Four Songs of Love and Loss
I. Memory – William Browne (1692-1774)
So shuts the marigold her leaves
At the departure of the sun;
So from the honeysuckle sheaves
The bee goes when the day is done;
So sits the turtle when she is but one,
And so all woe, as I since she is gone.
To some few birds kind Nature hath
Made all the summer as one day:
Which once enjoy’d, cold winter’s wrath
As night they sleeping pass away.
Those happy creatures are, that know not yet
The pain to be deprived or to forget.
I oft have heard men say there be
Some that with confidence profess
The helpful Art of Memory:
But could they teach Forgetfulness,
I’d learn; and try what further art could do
To make me love her and forget her too.
II. False though She be – William Congreve (1670-1729)
False though she be to me and love,
I’ll ne’er pursue revenge;
For still the charmer I approve,
Though I deplore her change.
In hours of bliss we oft have met:
They could not always last;
And though the present I regret,
I’m grateful for the past.
III. Love and Life: a Song – John Wilmot (1647-1680)
All my past life is mine noe more
The flying Houres are gon
Like transitory Dreames giv’n ore
Whose Images are kept in Store
By Memory alone.
What ever is to come is not
How can it then be mine,
The present Moment’s all my Lott
And that as fast as it is got
Phillis is wholy thine.
Then talke not of Inconstancy,
False Hearts, and broken Vows,
If I, by Miracle can be,
This live-long Minute true to thee,
Tis all that Heav’n allows.
IV. Song – John Clare (1793-1864)
I hid my love when young while I
Coud’nt bear the buzzing of a flye
I hid my love to my despite
Till I could not bear to look at light
I dare not gaze upon her face
But left her memory in each place
Where ere I saw a wild flower lye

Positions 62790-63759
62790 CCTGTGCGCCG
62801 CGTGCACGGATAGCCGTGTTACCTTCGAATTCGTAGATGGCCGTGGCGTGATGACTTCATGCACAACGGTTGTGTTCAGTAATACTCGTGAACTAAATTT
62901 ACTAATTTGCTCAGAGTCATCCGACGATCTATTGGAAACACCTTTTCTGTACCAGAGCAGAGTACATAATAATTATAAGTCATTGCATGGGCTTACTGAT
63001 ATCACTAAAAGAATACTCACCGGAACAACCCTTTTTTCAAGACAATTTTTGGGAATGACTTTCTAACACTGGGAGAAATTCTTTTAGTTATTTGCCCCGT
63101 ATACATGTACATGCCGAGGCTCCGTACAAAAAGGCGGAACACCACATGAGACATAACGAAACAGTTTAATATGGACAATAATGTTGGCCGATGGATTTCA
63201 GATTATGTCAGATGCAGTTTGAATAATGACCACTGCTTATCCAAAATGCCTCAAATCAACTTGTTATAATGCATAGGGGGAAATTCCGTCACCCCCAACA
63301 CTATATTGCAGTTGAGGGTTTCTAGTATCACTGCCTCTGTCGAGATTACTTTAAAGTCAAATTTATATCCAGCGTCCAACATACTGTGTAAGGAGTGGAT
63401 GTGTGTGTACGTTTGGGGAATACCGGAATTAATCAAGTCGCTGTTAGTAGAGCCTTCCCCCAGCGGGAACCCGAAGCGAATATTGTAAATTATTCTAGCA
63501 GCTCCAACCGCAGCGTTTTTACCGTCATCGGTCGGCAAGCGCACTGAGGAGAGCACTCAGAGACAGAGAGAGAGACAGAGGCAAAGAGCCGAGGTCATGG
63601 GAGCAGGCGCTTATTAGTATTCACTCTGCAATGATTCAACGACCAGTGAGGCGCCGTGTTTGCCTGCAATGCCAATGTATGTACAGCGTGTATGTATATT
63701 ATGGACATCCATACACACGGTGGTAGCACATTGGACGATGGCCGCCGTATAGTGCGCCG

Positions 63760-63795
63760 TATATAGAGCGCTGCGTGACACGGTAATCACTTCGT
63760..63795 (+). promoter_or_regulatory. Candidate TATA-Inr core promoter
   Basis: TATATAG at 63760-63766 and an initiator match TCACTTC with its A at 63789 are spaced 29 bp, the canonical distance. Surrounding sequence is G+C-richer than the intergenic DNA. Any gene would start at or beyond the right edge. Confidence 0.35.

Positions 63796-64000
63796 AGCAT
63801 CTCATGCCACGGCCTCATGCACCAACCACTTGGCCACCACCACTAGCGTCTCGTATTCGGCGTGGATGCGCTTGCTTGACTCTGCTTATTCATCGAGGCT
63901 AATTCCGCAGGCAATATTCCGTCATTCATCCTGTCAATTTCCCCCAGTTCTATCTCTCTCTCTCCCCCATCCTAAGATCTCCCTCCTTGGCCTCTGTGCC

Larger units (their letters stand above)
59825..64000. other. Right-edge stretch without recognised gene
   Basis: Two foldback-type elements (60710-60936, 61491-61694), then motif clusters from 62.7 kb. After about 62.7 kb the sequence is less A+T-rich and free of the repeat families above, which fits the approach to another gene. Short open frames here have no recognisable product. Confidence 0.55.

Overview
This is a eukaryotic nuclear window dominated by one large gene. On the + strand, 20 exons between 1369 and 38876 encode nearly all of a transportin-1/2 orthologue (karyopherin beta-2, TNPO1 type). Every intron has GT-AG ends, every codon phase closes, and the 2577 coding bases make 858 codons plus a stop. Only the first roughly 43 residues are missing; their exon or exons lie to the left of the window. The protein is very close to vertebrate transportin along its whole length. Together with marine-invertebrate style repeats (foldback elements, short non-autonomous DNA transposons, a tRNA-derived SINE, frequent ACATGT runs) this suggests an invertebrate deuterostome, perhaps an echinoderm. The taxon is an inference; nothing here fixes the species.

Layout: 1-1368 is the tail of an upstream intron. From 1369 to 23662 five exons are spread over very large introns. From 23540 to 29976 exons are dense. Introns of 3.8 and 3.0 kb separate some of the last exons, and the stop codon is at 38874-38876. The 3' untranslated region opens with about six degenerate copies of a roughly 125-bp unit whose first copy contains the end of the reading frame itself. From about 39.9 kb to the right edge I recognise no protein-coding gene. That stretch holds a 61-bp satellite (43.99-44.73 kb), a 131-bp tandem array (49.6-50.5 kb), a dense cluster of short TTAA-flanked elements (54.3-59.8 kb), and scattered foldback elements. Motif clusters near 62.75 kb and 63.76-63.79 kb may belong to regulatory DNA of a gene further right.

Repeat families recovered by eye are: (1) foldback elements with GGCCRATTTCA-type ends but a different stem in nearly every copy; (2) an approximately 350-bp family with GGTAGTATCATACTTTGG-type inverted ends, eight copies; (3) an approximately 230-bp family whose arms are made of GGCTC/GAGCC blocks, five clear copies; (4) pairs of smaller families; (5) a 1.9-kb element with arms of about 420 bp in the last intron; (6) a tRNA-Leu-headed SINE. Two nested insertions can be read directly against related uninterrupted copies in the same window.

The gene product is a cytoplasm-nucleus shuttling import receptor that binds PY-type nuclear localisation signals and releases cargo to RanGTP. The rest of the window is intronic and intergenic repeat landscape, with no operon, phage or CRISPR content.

I kissed and bade my love good bye
I met her in the greenest dells
Where dew drops pearl the wood blue bells
The lost breeze kissed her bright blue eye
The Bee kissed and went singing bye
A sun beam found a passage there
A gold chain round her neck so fair
As secret as the wild bees song
She lay there all the summer long
I hid my love in field and town
Till e’en the breeze would knock me down
The Bees seemed singing ballads oe’r
The flyes buzz turned a Lions roar
And even silence found a tongue
To haunt me all the summer long
The Riddle nature could not prove
Was nothing else but secret love
I. Summer – Christina Rossetti (1830-1894)
Winter is cold-hearted
Spring is yea and nay,
Autumn is a weather-cock
Blown every way:
Summer days for me
When every leaf is on its tree;
When Robin’s not a beggar,
And Jenny Wren’s a bride,
And larks hang singing, singing, singing,
Over the wheat-fields wide,
And anchored lilies ride,
And the pendulum spider
Swings from side to side,
And blue-black beetles transact business,
And gnats fly in a host,
And furry caterpillars hasten
That no time be lost,
And moths grow fat and thrive,
And ladybirds arrive.
Before green apples blush,
Before green nuts embrown,
Why, one day in the country
Is worth a month in town;
Is worth a day and a year
Of the dusty, musty, lag-last fashion
That days drone elsewhere.
II. The Fly – William Blake (1757-1827)
Thy summer’s play
My thoughtless hand
Has brushed away.
Am not I
A fly like thee?
Or art not thou
A man like me?
For I dance
And drink and sing,
Till some blind hand
Shall brush my wing.
If thought is life
And strength and breath,
And the want
Of thought is death,
Then am I
A happy fly,
If I live,
Or if I die.
III. I love to see the summer beaming forth – John Clare (1793-1864)
I love to see the summer beaming forth
And white wool sack clouds sailing to the north
I love to see the wild flowers come again
And mare blobs stain with gold the meadow drain
And water lilies whiten on the floods
Where reed clumps rustle like a wind shook wood
Where from her hiding place the Moor Hen pushes
And seeks her flag nest floating in bull rushes
I like the willow leaning half way o’er
The clear deep lake to stand upon its shore
I love the hay grass when the flower head swings
To summer winds and insects happy wings
That sport about the meadow the bright day
And see bright beetles in the clear lake play